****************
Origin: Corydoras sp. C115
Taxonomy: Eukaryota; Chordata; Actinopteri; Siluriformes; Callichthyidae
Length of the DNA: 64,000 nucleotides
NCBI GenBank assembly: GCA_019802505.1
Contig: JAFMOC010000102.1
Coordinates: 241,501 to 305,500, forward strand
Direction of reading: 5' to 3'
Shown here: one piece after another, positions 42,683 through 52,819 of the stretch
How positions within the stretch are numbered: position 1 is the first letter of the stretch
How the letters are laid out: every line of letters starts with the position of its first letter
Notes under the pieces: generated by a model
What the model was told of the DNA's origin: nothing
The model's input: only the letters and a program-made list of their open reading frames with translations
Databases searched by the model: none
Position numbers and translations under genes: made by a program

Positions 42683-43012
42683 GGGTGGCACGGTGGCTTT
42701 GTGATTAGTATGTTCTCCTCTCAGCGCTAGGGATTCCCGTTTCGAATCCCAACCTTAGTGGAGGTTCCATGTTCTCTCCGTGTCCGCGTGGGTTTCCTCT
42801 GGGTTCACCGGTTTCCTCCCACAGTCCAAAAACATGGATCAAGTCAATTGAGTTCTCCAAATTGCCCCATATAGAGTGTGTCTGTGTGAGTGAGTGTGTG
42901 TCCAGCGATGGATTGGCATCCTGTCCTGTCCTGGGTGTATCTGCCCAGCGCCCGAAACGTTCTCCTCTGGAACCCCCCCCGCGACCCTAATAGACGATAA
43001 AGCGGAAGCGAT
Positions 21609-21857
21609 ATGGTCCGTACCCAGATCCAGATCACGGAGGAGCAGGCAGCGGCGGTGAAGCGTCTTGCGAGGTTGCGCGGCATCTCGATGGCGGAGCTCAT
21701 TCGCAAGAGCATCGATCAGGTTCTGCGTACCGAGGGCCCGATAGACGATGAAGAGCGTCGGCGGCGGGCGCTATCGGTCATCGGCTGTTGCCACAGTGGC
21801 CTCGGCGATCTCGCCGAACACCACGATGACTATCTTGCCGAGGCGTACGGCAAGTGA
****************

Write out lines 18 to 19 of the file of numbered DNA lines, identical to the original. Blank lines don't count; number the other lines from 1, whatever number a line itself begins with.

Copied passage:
42701 GTGATTAGTATGTTCTCCTCTCAGCGCTAGGGATTCCCGTTTCGAATCCCAACCTTAGTGGAGGTTCCATGTTCTCTCCGTGTCCGCGTGGGTTTCCTCT
42801 GGGTTCACCGGTTTCCTCCCACAGTCCAAAAACATGGATCAAGTCAATTGAGTTCTCCAAATTGCCCCATATAGAGTGTGTCTGTGTGAGTGAGTGTGTG